Consensus Protocols and Overcoming Blockchain Scalability Issues
It seems that as the speculative bubble around blockchain projects is nearing its end , public focus is shifting away from speculative investments in crypto projects to interest in the underlying technology.
Blockchain technology is very much about the trustless exchange of value in day-to-day life, which means that it must gain mass adoption for it to truly reach its potential. But in order to do so, the technology must prove to be better than available options in all respects.
While blockchains have given us ways to exchange value without intermediaries , they have failed to beat the traditional options regarding scalability. In fact, most available blockchain solutions today have low transaction speeds and high transaction fees.
However, scalability may soon be an issue of the past with the latest disruptive solutions.
The Proof-of-Work Approach
In order to understand what is needed to successfully scale blockchain solutions, we first need to have a clear picture of the issues that exist with the major blockchain consensus protocols.
Proof of work is the validation protocol used by many cryptocurrencies such as bitcoin, where mining devices verify transactions by competing to solve cryptographic puzzles.
The process gets harder with increasing transactions and requires a lot of computing power, as well as large amounts of memory space. This is why Bitcoin transaction speeds are slowing and fees keep rising with increasing adoption. In the proof-of-work approach, transactions are stored in blocks that have a size limit of 1 megabyte. As the number of transactions keeps growing, the block tends to fill up, reducing transaction speeds.
Some believe that simply increasing the block size offers a solution. But because transactions on the Bitcoin blockchain are expected to grow exponentially, increasing the block size only provides a short-term reprieve. As the world continues to adopt this blockchain, it is possible that there will come a time when a block cannot be expanded anymore. Increasing the block size means increasing the amount of data needing to be validated within a short amount of time in which a new block is created. This means using enormous amounts of computing power that can only be affordable to big mining pools, which can then potentially gang up and take control of the blockchain, locking small miners out and defeating the Bitcoin blockchain's primary purpose of decentralization.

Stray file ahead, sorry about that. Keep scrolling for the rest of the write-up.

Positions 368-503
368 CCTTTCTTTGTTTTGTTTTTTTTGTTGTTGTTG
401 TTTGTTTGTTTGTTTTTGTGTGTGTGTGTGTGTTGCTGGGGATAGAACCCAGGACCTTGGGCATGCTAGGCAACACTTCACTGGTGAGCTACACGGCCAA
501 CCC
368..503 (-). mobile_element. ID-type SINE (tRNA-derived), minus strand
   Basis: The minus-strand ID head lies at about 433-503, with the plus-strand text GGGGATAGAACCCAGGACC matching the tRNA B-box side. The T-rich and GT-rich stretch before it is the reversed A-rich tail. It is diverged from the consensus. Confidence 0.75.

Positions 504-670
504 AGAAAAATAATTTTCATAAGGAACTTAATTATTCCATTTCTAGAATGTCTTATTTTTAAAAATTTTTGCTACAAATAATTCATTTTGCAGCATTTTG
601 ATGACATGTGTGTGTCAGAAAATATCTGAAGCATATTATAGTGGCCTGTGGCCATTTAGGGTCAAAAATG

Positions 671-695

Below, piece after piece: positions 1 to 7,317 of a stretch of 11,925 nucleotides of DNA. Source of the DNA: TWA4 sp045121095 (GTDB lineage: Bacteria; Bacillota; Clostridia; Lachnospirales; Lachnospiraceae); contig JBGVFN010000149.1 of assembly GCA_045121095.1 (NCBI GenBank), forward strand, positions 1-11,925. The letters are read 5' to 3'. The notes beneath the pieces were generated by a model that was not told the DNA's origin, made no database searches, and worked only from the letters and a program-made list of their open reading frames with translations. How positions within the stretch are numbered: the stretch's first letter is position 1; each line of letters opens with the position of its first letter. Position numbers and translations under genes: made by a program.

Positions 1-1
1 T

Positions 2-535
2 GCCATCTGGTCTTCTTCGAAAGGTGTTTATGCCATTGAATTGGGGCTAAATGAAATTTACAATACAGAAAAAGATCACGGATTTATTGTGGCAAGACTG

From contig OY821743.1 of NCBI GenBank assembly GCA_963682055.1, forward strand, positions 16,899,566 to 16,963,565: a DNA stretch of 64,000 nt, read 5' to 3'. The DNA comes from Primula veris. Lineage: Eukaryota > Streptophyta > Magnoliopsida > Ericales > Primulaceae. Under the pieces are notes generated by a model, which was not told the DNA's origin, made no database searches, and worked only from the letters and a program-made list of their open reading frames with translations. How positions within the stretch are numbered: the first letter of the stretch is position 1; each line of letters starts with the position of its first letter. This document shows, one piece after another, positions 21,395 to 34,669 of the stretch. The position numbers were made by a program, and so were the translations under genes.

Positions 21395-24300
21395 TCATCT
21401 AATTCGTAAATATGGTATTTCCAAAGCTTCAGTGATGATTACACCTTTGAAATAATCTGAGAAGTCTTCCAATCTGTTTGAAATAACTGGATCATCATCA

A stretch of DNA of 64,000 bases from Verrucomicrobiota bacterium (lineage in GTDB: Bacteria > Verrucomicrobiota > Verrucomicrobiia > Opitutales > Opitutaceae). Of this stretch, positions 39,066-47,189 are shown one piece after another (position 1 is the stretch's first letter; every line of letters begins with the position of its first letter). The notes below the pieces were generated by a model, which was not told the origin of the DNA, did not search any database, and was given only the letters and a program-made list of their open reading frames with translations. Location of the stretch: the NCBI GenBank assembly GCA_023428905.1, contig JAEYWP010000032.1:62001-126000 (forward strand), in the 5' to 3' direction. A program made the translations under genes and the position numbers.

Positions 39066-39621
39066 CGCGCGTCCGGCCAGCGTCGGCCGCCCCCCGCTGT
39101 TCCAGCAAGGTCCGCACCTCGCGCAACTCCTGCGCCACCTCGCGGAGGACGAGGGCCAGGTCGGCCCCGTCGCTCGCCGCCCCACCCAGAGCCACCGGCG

The block size increase debate has been going on for a long time in the community with some proponents breaking off to form the likes of Bitcoin Cash .
The Proof-of-Stake Approach
Proof of stake addresses the computing power need by introducing a mechanism where validation is done through the random selection of a node. The chances of a node being selected increases with the amount of stake in the project that a user holds.
When a node is selected, its stake acts as a collateral of trust to validate the block - meaning that if a node validates a false transaction, it risks losing its stake. The approach is less energy intensive than the proof-of-work mechanism and, therefore, it incurs fewer transaction fees.
The problem with proof of stake is that it does not address blockchain growth. Also, by selecting block validators by their stake, the process compromises decentralization because the rich control the validation and they keep getting richer as they validate more blocks.
The Proof-of-Assignment Approach
Proof of assignment, a mining method developed by the IOTW team, tackles some of the scalability challenges associated with proof of work and proof of stake through what is known as "micromining." The process involves a random selection of a limited number of candidates to solve cryptographic problems.
In the proof-of-assignment method, the ledger is not stored in the mining devices and therefore takes up very little memory space on a user's device.
Less computing power and memory requirement make proof of assignment practical for unspecialized day-to-day use. The IOTW project is focusing on incorporating its blockchain in IoT devices and will facilitate fast transactions between IoT devices, also enabling them to participate in crypto mining.
The most efficient blockchain scalability approaches are those that address transaction fees and data storage simultaneously. While the POS mechanism has reduced transaction fees by lowering the costs of crypto mining, it compromises the main essence of blockchain technology, which is decentralization.
Even though the proof-of-assignment method is explicitly designed for IoT devices, it may open a way for others to follow in making blockchain technology useable in practical everyday use.
The views and opinions expressed herein are the views and opinions of the author and do not necessarily reflect those of Nasdaq, Inc.